Monday 16 October 2017

Digicel to invest $9bn in Burma if telecoms licence bid wins

Denis O'Brien (right) and Serge Pun are pictured submitting the Digicel consortium bid proposal in Myanmar Burma yesterday.
Denis O'Brien (right) and Serge Pun are pictured submitting the Digicel consortium bid proposal in Myanmar Burma yesterday.
Sarah McCabe

Sarah McCabe

DIGICEL will invest almost $9bn (€7bn) in its Burma operation if a consortium involving the group is successful in a bid to secure a mobile licence in the country.

The consortium, which includes publicly owned Myanmar Burmese company YSH Finance and global investment fund Quantum Strategic Partners, wants to roll out a nationwide 4G mobile phone network in Burma by December.

It is vying against 10 other competitors for one of two licences being offered by the country, also known as Myanmar.

Backed by telecoms entrepreneur and Digicel founder Denis O’Brien, as well as billionaire businessmen George Soros and Serge Pun, the consortium has been preparing its Myanmar Burmese communications bid since 2009.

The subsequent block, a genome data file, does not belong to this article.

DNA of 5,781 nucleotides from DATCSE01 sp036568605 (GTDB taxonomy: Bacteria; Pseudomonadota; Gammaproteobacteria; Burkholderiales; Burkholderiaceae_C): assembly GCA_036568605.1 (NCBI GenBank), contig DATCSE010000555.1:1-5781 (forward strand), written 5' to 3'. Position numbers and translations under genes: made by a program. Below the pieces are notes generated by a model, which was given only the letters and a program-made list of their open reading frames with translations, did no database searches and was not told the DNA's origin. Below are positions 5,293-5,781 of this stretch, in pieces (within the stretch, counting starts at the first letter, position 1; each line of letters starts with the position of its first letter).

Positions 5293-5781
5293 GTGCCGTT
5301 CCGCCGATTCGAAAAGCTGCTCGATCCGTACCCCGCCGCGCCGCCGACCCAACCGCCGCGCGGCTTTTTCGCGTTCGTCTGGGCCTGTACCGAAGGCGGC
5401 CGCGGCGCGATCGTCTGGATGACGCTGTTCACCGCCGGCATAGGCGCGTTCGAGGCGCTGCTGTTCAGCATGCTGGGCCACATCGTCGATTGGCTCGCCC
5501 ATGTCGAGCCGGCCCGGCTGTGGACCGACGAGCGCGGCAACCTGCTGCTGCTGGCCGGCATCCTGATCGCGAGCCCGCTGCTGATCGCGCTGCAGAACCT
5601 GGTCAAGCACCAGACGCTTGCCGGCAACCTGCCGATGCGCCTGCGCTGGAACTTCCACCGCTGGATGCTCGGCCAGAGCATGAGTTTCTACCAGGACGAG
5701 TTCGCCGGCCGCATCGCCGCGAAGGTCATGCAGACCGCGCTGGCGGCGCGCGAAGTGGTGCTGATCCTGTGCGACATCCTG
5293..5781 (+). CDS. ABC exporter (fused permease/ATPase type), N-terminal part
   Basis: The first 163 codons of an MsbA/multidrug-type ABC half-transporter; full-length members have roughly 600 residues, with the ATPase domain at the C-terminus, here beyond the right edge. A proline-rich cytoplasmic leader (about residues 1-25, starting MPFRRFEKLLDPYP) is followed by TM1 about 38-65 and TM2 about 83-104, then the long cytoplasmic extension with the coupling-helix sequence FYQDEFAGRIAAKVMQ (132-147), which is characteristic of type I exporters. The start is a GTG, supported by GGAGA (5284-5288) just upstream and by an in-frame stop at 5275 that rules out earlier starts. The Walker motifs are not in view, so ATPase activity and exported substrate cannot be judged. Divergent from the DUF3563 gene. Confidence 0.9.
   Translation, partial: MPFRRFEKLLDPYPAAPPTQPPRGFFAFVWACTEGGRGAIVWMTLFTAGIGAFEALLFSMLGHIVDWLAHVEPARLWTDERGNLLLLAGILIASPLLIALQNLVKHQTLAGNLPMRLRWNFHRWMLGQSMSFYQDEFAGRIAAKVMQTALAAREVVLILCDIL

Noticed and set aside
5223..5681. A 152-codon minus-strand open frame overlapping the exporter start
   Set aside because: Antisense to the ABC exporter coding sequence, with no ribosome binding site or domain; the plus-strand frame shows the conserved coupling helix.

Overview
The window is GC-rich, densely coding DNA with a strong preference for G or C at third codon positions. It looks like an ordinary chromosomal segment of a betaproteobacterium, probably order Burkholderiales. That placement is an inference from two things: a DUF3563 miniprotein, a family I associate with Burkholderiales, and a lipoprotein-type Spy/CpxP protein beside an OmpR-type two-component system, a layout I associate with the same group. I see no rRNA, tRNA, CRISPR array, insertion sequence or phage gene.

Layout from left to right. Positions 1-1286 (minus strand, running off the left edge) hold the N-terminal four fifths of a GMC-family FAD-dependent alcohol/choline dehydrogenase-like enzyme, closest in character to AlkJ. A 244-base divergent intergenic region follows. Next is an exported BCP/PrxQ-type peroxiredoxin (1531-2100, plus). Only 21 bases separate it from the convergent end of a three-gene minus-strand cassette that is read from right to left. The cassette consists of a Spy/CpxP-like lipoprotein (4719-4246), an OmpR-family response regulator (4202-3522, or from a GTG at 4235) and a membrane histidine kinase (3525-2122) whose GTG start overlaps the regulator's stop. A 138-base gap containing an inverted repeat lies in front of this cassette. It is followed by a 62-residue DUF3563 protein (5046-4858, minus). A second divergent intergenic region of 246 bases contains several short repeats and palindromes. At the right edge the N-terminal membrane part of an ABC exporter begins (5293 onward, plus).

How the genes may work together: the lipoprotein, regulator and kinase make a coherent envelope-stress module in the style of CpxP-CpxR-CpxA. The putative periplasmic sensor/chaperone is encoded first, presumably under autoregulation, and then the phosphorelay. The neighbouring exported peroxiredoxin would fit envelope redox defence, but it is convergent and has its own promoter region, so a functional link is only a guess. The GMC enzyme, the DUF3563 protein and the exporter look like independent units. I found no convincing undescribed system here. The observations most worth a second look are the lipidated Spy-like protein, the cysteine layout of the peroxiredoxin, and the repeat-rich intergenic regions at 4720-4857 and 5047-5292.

It already employs 893 people in the country and says 7,000 will be employed by the end of its first year if its bid is accepted.

This is the first time the newly democratic Myanmar Burma has offered such licences. Its low mobile phone penetration rate and population of 62 million means it offers attractive growth prospects to telecom firms.

A group including Vodafone and China Mobile pulled out of the race last week. The winners will be announced on June 27.

The Digicel consortium aims to cover 96pc of the population by the end of 2015, which it says will realise the Myanmar Burmese government’s objective of rapidly increasing mobile penetration and allowing citizens to choose their telecommunications provider. This will involve 7,000km of fibre optic cable and the setting up of 23,000 wi-fi hotspots as well as the world’s largest solar power project.

Mr O’Brien said $6.6bn (€5bn) of the total $9bn his organisation intends to invest will go directly to  MyanmarBurma. This will include free connectivity to hospitals, secondary schools, universities and libraries.

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